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Measures to reform UK hacking law were aired in parliament yesterday. But a lack of mainstream political interest means that changes in the law are unlikely for some time.

Derek Wyatt MP, chairman of the All Party Parliamentary Internet Group (APIG), moved a 10 Minute Rule Motion calling for amendments to the Computer Misuse Act (1990) in parliament on Tuesday. His bill called for an increase in sentences for less serious hacking attacks (involving only unauthorised access to computer systems) from six months to two years. Wyatt also wants to introduce a specific offence for launching denial of service attacks, removing a potential grey area in existing laws. The proposals are the results of a public enquiry on the Computer Misuse Act carried out by APIG in March 2004.

Ten Minute Rule Motions, like all private members bills, are very unlikely to become law. In this case the bill will not even get a second reading because parliament will be dissolved next week ahead on a general election on 5 May. The All Party Parliamentary Internet Group said it will continue to campaign on this issue in the next parliamentary term.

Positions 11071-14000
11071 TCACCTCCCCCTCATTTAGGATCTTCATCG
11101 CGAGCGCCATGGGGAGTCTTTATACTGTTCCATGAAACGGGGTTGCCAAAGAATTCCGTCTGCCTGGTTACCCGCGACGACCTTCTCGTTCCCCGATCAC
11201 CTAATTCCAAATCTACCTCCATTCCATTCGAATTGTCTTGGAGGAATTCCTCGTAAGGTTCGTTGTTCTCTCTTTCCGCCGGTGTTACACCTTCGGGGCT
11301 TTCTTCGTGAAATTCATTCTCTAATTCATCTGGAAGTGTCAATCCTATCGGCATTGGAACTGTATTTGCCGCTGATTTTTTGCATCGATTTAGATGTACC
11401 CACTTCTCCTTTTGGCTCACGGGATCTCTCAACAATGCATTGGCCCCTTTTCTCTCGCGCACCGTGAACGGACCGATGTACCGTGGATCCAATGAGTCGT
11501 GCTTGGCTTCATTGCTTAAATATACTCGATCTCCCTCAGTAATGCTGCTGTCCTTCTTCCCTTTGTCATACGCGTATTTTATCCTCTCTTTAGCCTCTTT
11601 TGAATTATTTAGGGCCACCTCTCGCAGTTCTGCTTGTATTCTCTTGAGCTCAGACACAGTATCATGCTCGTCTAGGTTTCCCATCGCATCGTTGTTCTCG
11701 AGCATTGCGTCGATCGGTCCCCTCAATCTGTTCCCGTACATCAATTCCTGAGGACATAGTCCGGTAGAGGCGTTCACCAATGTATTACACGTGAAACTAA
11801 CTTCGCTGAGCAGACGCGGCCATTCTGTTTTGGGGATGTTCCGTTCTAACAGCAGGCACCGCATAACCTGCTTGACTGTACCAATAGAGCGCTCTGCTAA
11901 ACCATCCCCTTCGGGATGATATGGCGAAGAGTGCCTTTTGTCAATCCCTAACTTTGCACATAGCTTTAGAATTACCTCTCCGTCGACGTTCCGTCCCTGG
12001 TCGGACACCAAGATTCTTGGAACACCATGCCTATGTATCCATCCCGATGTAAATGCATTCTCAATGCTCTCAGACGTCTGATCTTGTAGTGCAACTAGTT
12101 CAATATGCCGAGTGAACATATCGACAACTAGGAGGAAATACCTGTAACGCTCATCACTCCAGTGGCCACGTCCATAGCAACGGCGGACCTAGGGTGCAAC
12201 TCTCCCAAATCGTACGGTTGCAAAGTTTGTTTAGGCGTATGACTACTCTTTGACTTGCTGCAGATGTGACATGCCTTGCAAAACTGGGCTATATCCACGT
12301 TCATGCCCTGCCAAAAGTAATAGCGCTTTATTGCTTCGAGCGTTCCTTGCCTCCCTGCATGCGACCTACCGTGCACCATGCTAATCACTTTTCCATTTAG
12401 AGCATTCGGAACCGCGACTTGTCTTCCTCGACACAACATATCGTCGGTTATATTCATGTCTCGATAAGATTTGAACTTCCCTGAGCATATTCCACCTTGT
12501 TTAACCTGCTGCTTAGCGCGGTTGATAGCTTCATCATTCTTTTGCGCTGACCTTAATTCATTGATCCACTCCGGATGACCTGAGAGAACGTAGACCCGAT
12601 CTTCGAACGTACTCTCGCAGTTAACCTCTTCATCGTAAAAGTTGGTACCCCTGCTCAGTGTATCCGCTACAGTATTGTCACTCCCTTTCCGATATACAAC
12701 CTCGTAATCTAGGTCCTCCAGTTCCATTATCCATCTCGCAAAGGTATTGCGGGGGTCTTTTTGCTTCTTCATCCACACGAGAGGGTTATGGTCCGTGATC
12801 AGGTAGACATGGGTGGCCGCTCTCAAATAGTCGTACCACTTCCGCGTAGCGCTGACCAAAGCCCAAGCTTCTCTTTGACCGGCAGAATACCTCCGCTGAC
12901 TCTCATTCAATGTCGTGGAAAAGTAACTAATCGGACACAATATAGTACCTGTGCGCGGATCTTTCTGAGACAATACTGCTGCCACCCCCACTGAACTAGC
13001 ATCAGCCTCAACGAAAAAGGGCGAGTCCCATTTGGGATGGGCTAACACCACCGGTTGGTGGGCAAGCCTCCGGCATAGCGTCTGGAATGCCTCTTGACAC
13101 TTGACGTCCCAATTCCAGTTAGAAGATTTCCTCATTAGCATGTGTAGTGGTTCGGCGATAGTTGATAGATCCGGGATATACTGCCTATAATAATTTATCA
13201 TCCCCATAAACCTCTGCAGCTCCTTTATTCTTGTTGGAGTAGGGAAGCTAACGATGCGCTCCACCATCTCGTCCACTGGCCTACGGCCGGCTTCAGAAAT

Simon Perry, VP of security strategy at Computer Associates EMEA, criticised the reluctance of political leaders on both side of the house to treat cybercrime as a political priority.

"Derek Wyatt's efforts to re-start a debate in parliament regarding the Computer Misuse Act are to be applauded, but a paltry ten minute slot is not enough time or attention to give to such an important issue. This lack of interest is an insult to British businesses, which are most at risk from cyber attacks," he said. ®

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MPs hold inquiry into UK computer crime law
MP pitches Denial of Service law to Parliament
Analysts slam hacker law changes

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